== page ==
(Post war information shows this aircraft to be a Ju88A-5 (0662) M2+CK from 2/KuFlGr 106 that was shot down at 0200hrs, crashing and exploding at Newlands, Lennoxtown, Stirlingshire. Hptmn G Hansmann (StaffelKapitan) and Oblt W Coenen (Pilot) were killed whilst Oberfw E Langanki and Fw W Muller baled out and were made PoW’s).

Wolfe was recommended for an immediate DFC by the new commanding officer at Ayr, which was approved by Air Marshal Sholto Douglas on the 14th May 1941. The recommendation stating:

On the night of 6/7th May 1941, S/Ldr Wolfe was on patrol over Glasgow when he sighted an enemy aircraft. He immediately closed to the attack while ordering his air-gunner to withhold fire until they were within 20yds of their objective. His courage and determination in closing with the enemy to such short-range enabled him to remain ‘in formation’ while the enemy carried out evasive action, thus bringing his combat to a successful conclusion. The enemy aircraft still carrying a full load of bombs crashed to the ground and burst into flames. This officer has completed 174 hours night-flying since the outbreak of war during which time he has carried out no less than 40 operational flights by night. Since assuming command of 141 Squadron in September 1940 he has always shown great determination, skill and courage and his leadership has undoubtedly imbued his pilots with the same characteristics.

Ashcroft was commissioned in November 1941 and on the 1st December Wolfe was made a Temporary Squadron Leader, attending a course on Beam Approach at Watchfield on the 16th January 1942. By this time the squadron had been re-equipped with Beaufighters Mk1F, Wolfe having flown Defiants for over 179hrs.

On the 27th March 1942 he was promoted to acting Wing Commander taking command of 456 (RAAF) Squadron at Valley flying Beaufighter MkII’s in a night-fighting role, taking Ashcroft with him as his Air-Gunner. Although primarily a night-fighter unit, the squadron also supplemented the day fighters on convoy patrols. On the 16th June 1942 Wolfe attended a course on engines at the Rolls Royce Works at Derby. During the early hours of the 30th July, Wolfe and Ashcroft were flying a Beaufighter VIf (X8251) on night patrol when they shot down a He111 from KG40, as it returned from a bombing raid on Birmingham. This aircraft eventually crashed onto Pwllhei Beach on the Llyn Peninsula, Wales.

Wolfe attended another engine course, on the 31st August 1942, this time at the Bristol Works in Bristol. The squadron were given Mosquitos in December 1942, but Wolfe only flew these for 51 hours as his partnership with Ashcroft had ended by the 1st February 1943. Wolfe was sent to the 8th War Staff Course at RAF Staff College, Gerrards Cross, with Ashcroft being posted to 29 Squadron and promoted to Pilot Officer, being rewarded with the DFC whilst attached to this squadron in February 1944.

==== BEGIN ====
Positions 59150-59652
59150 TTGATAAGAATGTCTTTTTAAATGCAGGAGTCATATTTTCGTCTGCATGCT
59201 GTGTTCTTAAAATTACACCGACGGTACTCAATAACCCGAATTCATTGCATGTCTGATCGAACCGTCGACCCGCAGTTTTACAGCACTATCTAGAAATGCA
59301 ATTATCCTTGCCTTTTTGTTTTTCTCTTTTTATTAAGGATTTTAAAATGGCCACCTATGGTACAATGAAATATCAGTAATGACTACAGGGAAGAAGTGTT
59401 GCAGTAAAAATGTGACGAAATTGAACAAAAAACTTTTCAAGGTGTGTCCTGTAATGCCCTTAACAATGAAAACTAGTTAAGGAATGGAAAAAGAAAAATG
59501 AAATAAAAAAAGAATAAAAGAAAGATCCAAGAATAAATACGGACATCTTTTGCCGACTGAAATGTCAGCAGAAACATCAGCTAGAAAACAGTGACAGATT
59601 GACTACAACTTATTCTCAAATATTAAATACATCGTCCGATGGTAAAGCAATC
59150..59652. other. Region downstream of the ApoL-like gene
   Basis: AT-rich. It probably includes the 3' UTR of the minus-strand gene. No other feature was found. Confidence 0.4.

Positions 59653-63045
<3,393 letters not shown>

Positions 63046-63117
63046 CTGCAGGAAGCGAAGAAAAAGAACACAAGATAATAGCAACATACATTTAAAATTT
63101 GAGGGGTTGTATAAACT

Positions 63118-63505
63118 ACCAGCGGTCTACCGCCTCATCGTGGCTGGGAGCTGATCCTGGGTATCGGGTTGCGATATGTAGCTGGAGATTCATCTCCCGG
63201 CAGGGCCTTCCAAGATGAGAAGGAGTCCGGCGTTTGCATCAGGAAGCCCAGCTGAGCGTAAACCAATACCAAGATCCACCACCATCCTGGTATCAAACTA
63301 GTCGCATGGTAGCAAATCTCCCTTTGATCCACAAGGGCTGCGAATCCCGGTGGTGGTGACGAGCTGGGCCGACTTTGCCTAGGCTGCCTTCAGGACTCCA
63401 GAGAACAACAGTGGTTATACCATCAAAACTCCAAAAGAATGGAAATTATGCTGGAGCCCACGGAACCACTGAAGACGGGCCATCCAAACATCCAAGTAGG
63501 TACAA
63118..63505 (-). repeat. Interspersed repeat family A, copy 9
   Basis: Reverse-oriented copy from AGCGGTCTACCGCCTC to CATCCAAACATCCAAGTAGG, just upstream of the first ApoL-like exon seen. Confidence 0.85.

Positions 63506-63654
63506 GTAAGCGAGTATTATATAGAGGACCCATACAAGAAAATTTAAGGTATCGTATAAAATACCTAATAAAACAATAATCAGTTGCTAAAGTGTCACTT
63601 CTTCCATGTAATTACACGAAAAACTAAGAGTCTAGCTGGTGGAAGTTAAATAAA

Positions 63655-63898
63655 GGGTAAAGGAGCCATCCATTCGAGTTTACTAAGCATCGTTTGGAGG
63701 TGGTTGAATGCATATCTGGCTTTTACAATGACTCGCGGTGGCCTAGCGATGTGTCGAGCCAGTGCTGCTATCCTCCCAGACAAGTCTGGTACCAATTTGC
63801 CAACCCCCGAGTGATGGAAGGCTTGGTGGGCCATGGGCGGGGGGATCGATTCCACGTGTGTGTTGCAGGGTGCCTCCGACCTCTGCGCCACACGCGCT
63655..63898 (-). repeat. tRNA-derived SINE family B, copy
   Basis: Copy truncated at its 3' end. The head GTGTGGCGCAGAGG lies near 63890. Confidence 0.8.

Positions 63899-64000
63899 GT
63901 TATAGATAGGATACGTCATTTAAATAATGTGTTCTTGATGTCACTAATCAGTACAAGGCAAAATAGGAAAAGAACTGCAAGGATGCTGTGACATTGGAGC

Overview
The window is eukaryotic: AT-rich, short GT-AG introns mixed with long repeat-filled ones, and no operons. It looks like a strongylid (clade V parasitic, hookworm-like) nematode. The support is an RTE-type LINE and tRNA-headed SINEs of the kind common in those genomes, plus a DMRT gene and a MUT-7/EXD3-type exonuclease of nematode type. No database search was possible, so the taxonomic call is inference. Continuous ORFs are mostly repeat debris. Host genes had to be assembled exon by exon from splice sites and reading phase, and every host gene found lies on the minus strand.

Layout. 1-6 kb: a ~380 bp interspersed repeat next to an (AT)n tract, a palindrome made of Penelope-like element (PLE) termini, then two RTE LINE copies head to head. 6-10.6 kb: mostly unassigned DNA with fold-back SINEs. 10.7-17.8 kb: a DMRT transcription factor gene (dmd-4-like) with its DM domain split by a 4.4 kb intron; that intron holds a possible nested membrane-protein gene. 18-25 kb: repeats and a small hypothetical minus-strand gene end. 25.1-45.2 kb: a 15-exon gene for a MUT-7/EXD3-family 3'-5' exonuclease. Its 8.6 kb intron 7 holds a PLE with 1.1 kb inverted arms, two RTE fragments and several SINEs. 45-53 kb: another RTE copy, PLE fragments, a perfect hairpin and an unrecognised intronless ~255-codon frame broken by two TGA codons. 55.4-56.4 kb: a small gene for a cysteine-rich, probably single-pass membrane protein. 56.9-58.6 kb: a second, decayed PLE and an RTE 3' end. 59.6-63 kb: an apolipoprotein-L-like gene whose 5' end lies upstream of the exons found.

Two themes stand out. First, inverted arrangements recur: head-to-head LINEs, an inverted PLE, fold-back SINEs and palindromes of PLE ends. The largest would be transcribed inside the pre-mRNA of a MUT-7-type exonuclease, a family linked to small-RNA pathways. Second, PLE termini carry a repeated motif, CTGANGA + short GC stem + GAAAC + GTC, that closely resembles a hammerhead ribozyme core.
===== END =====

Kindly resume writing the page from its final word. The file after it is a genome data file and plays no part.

Wolfe was then posted during May 1943 to No 62 OTU Ouston as the Chief Flying Instructor.

On the 10th August 1943, Wolfe was sent to Orlando, Florida for a short course at the American Air Force Staff College, being followed by six weeks at the Command and General Staff School at Fort Leavenworth, Kansas where he gained a Diploma. On his return to the UK in November 1943, Wolfe was appointed Operations Staff Officer at HQ 85 Group, TAF at Uxbridge, moving to HQ 13 Group at RAF Inverness as Operations Staff Officer and Training Staff Officer on the 18th May 1944.

On the 1st July 1944, Wolfe was promoted to Temporary Wing Commander and attended an Aviation Medicine Course at Farnborough on the 31st July. In May 1945 Wolfe went to RAF HQ 88 Group, Norway, for Staff work, receiving a Mention in Dispatches on the 8th June whilst flying with 132 Wing part of 13 Group. On the 17th November 1945, Wolfe was awarded the Norwegian Liberation Cross by King Haakon VII of Norway for his services in 88 Group.

 

 

Edward Wolfe was released from the RAF on the 17th December 1945 as a Wing Commander, having flown thirty six different types of aircraft and amassing 2018 flying hours, 459 of those on night flying.
He renewed his civil ‘A’ Licence 9179 on the 14th January 1946 and joined Airwork Ltd (Overseas Division) of Hounslow, Middlesex flying passengers to Nice, transferring for an attachment with the Anglo-Iranian Oil Company at Abadan in September of that same year. He flew a total of 341 hours in a De Haviland Rapide all over Iran delivering freight and passengers, eventually becoming its most senior pilot. On the 22nd April 1947 he renewed his ‘B’ type civil licence in Iran, and on the 4th November 1948 Wolfe was elected as a full member of ‘The Guild of Air Pilots and Air Navigators of the British Empire’.

On the 6th September 1951, Wolfe returned to the UK as a result of the Iranian Prime Minister Mohammed Mosaddeq nationalising the British-owned oil industry, known worldwide as ‘The Abadan Crisis’.

Wolfe gained his commercial pilots licence on the 2nd May 1952, and on the 5th June he joined the Iraq Petroleum Company at Kirkuk flying De Haviland Dove aircraft, again delivering freight and passengers all over the country. On the 11th April 1963 Wolfe took his last flight with the company in the De Haviland Dove G-AKJP from Baghdad to Kirkuk, retiring from flying altogether, having flown a total of 11,375 hours in both military and civil aircraft.

Edward Wolfe died in 1994.

 

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This biography was compiled using Wing Commander Wolfe’s flying log-books, papers and extracts from ‘Men of the Battle of Britain’ by Ken Wynn.

©Simon Muggleton February 2009.

 

He is commemorated by a plaque at Tonbridge School (below).